‘The Talk:’ Julie Chen Moonves Speaks Out About Exit from Show, Says She Was ‘Stabbed in Back’

Big Brother Host - Julie Chen Moonves

Julie Chen Moonves has opened up for the first time about her sudden departure from The Talk in 2019, citing that CBS decided for her. She spoke with Good Morning America about her new audio memoir, But First, God, when the daytime talk show came up. “That was a hard time,” Chen Moonves told GMA. “I felt stabbed in the back. I was, you know.”

After 8 years of moderating the daytime panel, Chen Moonves left the show days when her TV exec husband Les was accused of sexual misconduct by at least 12 women. Although she never mentioned the scandal directly at the time, she said she needed “to “spend more time at home with my husband and our young son.”

Following this, Chen Moonves took full support of her husband on social media, noting that he is “a good man and a loving father, devoted husband, and inspiring corporate leader.” In July 2019, she tweeted, “He has always been a kind, decent, and moral human being, I fully support my husband and stand behind him and his statement.”

But First, God serves as the first time the 53-year-old has addressed the controversy and the spiritual journey she’s been on in the wake of the scandal, which she claims has changed her fundamentally.

“Julie Chen, before she found God, was self-absorbed, career-minded, vain, gossipy — fun to be with, but probably kind of a shallow person,” she told GMA. “Julie Chen Moonves, who now knows the Lord, is someone who wants to help others; who wants to look at everyone with a soft heart.”

As for her feelings toward her exit from The Talk, she said, “I don’t know if I could have reconciled if I didn’t have God in my life.”

She also recounted having to tell this news to her son, who was 14 at the time, “I told him there were reports that were false about our family,” Chen Moonves said to GMA. “I kept it simple. I said, ‘If you ever hear anything or read anything, you come to us first. You know this family, you know who we are. Don’t let anyone shake that.”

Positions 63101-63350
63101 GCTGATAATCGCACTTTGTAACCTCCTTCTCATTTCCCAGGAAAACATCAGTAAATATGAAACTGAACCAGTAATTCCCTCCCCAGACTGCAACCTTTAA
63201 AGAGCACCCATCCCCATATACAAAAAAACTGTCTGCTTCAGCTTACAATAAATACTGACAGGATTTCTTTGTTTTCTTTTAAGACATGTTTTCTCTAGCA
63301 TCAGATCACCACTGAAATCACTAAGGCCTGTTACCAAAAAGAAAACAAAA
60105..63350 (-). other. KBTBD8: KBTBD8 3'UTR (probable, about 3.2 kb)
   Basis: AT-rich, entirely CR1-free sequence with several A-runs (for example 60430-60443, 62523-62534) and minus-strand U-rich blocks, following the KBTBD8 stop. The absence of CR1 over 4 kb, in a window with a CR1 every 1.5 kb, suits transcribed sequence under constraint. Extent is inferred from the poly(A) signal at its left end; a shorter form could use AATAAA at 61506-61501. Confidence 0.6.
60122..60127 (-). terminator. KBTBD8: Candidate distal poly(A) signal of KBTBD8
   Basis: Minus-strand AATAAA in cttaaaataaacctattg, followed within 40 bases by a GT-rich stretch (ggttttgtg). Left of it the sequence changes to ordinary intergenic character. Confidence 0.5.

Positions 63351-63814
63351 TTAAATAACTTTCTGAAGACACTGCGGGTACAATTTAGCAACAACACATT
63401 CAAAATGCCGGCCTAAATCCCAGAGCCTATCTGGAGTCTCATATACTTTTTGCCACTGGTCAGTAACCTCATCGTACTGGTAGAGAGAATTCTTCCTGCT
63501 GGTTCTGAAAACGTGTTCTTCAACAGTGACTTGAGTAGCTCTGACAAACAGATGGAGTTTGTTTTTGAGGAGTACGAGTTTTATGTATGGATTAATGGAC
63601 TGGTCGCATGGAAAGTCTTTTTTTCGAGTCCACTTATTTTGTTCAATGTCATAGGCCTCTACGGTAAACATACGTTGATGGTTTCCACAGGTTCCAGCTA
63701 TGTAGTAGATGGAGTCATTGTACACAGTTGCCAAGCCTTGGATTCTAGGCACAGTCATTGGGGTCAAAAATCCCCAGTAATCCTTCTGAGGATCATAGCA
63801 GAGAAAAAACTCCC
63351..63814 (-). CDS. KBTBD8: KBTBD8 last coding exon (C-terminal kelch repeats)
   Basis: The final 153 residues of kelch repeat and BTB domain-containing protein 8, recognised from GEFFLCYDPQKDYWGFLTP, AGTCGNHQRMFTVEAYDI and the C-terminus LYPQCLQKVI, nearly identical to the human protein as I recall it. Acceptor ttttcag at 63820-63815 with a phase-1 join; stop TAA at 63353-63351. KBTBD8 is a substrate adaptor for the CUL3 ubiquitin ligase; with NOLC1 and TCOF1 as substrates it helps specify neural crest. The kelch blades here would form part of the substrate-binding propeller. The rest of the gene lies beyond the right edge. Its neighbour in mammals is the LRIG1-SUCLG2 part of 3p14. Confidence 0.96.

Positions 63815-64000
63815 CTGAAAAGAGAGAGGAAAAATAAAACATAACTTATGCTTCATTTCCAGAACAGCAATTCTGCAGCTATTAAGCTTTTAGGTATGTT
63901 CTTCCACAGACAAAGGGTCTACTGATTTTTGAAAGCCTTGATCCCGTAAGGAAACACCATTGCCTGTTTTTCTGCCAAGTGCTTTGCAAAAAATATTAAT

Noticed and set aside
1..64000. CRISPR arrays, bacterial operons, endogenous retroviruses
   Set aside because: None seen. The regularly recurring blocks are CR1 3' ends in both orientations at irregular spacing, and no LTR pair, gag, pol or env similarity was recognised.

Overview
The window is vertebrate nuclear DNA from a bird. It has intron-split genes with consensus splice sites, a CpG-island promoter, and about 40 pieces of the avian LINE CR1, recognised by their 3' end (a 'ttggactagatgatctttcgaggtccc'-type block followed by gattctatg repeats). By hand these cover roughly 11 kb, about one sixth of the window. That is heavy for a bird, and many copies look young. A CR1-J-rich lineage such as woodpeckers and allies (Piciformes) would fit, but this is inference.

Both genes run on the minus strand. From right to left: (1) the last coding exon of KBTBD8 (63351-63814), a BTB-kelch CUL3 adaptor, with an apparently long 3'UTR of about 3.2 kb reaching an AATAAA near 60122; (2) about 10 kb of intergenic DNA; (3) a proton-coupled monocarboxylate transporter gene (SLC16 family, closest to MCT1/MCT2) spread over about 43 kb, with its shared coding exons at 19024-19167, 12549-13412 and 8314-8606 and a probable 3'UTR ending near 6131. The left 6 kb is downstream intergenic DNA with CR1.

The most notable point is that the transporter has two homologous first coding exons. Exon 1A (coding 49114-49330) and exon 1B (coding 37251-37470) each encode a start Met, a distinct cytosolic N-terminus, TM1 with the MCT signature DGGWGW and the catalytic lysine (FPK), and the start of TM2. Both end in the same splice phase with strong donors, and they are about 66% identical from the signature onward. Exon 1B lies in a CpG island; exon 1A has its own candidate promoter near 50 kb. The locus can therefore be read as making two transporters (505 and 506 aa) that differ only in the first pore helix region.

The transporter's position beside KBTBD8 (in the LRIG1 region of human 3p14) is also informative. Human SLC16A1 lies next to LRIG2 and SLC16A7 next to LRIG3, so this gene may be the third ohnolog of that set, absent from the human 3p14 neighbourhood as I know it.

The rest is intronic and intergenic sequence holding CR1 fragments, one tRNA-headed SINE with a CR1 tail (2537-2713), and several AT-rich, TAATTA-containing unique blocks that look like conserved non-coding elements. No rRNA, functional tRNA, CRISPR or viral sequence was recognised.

When asked why she didn’t reference the #MeToo and #BelieveHer movements in her book, Chen Moonves retorted, “I think that’s getting off track from But First, God. I think we all go through hard times in this world and in our life. Mine are not over just because I found Christ. I think we need to keep our focus on Him.”

She continued, “But First, God means God before anything and everything. What I hope people get is what I got out of starting a personal relationship with God. And I want everyone to have that because once I started that, I found peace. But most of all, I found hope.”

In November of last year, CBS and its former president, Moonves, reached an agreement with the New York attorney general’s office, agreeing to pay $30.5 million. While the settlement did not involve an admission of liability, it revealed that CBS executives had allegedly conspired with a Los Angeles police captain to hide sexual assault allegations against Moonves. Moonves, aged 73, also had to compensate stockholders $2.5 million, as Attorney General Letitia James believed they were initially unaware of the allegations against him.

Despite these controversies, Chen Moonves has continued to host Big Brother, now in its 25th season. She shared with Entertainment Weekly this summer that she initially had reservations about taking the role.

Chen Moonves initially believed that the reality show would “revolutionize television,” only to face scathing reviews from all sides during its first season.

As a former news anchor, she feared that the low ratings of the inaugural season would lead to her losing her job. However, to her surprise, she received a call confirming that Big Brother would return for a second season, with her continuing as the host. Additionally, she also hosts the Celebrity Big Brother spinoff.